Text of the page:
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Double coated breeds

Double coated breedsIt would be safe to say that the majority of dogs have some kind of undercoat beneath the guard hairs of their coats. Whether that layer of undercoat is fine and downy or thick and plush, those dogs are said to be "double-coated". Dogs from "single-coated" breeds typically have the durable guard hairs that are intended to protect the dog's skin from soil, but they lack the insulating undercoats that characterize the double-coated breeds.

Most of the herding and working breeds, as well as many of the sporting dogs have double coats. Such coats developed because of the purposes for which they were bred. Most double-coated dogs were intended to remain outside and work no matter what the weather. They were sheep and goat herders that endured rain and snow storms. Many were hunting dogs that retrieved game from water--although their land-based pointing cousins frequently had single coats to prevent them from getting tangled in brush.

For these reasons, the developers of these breeds bred dogs that create headaches for the pet owners of today. The insulating undercoat of the Alaskan Malamute or Rough Collie might keep a dog alive on the frozen tundra, or might blow away disappear on the breeze in the spring breezes of the Scottish Highlands. However, it is only a nuisance to people who need to sweep or vacuum up thick layers of dog hair daily. Some owners with such coats make the best of a bad situation by saving their dogs' shed coat and having it spun into yarn! With a little extra attention to the undercoat, however, your house can be relatively free of unwanted hair. Your dog will thank you for it, since he will be more comfortable as well!

As with short-coated dogs, your double-coated dog will benefit from regular bathing, brushing, and blow drying. Remember, any hair that is loosened and removed in the basic grooming process is that much less hair that enters your environment! But your double-coated dog needs more attention than a simple surface grooming can provide. Dead hairs must also be removed the undercoat that provides dogs with their insulation. One word of caution: do not shave your double-coated dog to "keep him cool for the summer". The hair that keeps the heat in, also keeps the heat out. Dogs shed the excess, unneeded hair during the warmer months.

Because of their special grooming needs, double-coated dogs may require some extra grooming tools to keep them looking their very best. Here are a few that can help both you and your dog be more comfortable, without putting too much of a drain on your wallet, time, and patience:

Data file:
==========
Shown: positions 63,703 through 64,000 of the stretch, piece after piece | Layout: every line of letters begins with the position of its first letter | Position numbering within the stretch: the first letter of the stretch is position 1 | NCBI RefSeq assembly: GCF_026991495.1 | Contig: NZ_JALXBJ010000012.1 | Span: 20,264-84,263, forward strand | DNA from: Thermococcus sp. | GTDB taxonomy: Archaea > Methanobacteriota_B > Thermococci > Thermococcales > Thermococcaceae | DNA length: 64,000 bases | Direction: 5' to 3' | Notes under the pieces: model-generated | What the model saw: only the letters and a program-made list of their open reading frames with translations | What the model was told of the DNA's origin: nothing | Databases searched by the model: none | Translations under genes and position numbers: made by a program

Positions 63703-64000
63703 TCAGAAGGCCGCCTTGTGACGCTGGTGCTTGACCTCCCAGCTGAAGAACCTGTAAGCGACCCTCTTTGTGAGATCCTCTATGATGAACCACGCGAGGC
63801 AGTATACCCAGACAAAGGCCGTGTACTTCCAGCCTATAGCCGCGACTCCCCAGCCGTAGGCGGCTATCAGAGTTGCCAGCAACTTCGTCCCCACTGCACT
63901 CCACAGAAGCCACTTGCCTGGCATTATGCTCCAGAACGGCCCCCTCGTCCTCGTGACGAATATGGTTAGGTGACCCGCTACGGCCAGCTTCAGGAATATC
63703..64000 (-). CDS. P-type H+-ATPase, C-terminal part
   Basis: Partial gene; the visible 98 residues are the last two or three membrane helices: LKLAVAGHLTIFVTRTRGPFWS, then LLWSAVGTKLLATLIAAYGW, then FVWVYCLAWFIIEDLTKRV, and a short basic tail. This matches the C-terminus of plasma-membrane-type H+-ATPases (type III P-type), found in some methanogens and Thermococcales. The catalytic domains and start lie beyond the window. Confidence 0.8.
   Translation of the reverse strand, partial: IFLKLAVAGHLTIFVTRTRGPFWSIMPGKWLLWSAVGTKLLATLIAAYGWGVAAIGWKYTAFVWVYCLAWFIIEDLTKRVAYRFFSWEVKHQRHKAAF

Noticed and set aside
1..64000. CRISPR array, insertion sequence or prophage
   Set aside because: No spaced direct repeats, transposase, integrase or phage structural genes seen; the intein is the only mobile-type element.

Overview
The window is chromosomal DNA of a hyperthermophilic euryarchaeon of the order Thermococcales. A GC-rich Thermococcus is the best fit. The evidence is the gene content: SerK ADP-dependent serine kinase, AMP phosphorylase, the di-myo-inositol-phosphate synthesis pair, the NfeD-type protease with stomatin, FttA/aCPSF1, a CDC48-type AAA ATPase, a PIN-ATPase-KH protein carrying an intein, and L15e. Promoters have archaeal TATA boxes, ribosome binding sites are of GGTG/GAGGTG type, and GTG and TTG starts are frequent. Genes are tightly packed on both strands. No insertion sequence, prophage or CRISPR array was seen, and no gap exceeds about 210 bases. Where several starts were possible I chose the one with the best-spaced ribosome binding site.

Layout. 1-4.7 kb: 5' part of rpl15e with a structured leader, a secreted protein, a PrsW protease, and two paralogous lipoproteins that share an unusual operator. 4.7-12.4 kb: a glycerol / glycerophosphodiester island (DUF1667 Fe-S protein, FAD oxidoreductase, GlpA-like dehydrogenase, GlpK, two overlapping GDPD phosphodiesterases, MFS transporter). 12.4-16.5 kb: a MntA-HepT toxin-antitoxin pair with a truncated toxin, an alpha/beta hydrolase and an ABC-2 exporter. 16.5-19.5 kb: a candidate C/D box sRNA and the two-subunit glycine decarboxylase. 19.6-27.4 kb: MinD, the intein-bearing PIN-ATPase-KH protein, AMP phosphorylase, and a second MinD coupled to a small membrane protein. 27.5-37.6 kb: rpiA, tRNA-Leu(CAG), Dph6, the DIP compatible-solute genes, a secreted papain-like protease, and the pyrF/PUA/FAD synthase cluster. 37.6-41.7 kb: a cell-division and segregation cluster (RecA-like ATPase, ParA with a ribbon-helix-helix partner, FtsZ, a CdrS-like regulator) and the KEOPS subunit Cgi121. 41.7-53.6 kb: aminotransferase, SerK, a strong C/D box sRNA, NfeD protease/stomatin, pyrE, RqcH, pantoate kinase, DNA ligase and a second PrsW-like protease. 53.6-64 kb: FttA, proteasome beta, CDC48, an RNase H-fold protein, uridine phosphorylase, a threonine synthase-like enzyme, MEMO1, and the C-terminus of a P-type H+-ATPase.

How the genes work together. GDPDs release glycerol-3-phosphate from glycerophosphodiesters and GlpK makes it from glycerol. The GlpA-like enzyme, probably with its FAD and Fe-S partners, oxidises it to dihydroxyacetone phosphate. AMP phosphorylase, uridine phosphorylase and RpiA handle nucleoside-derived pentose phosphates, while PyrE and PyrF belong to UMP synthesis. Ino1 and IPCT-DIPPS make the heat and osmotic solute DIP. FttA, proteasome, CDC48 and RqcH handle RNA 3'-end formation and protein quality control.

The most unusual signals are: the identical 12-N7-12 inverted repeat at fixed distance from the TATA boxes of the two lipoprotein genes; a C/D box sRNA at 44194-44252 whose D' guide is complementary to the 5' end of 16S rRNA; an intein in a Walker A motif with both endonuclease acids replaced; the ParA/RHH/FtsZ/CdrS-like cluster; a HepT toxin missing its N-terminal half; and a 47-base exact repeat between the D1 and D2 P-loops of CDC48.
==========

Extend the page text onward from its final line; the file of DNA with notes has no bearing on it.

Stripping knife: most of the larger double-coated breeds will require two stripping knives. The fine-toothed stripping knife is best used on your dog's head and neck, while the medium or coarse variety is best to use on his body and tail. Carefully read the directions on the package, describing its use--the stripping knife might look like a comb but its teeth have sharp sides and are designed to cut hair. Practice the motion that you will use for grooming before touching knife to dog. It might sound easy to trap the hair between the teeth and your thumb and comb in an upward motion, but it can be a little trickier than it sounds!

Stripping rake: the stripping rake is a grooming tool designed to leave the guard hairs undisturbed while separating and thinning the undercoat beneath. The tool consists of a wide head with a number of widely-spaced teeth, mounted on a handle. The teeth may either be sharp and designed to cut the undercoat when matted, or smooth and designed to strip (pull out) loose undercoat hairs. If you can only choose one of these rakes for your grooming tools, the smooth-toothed variety may be the better choice. It allows you to maintain your dog's coat and prevent the kind of problem that the sharp-toothed variety is intended to correct.

Stripping stone: this "stone" is also known as pumice stone or "grooming stone". It is a light-weight breakable product that looks like a black sponge. A stripping stone used to remove the dead guard and undercoat hairs that brushing and raking leaves behind. This inexpensive product provides a similar finishing touch that a chamois cloth provides for other breeds.

Thinning shears: use thinning shears not only to smooth the lines of the dog's coat, as you might with other breeds, but also to remove some of the excess fur that may be causing your dog discomfort. Although double-coated breeds should never be shaved during the warmer months they may benefit greatly from having some of the bulk removed, especially when living in homes in which air conditioning is frequently in use.

There are many tools and grooming techniques that can both make your dog feel better and take excess hair out of your environment. Use these simple tools to start you on your way.!
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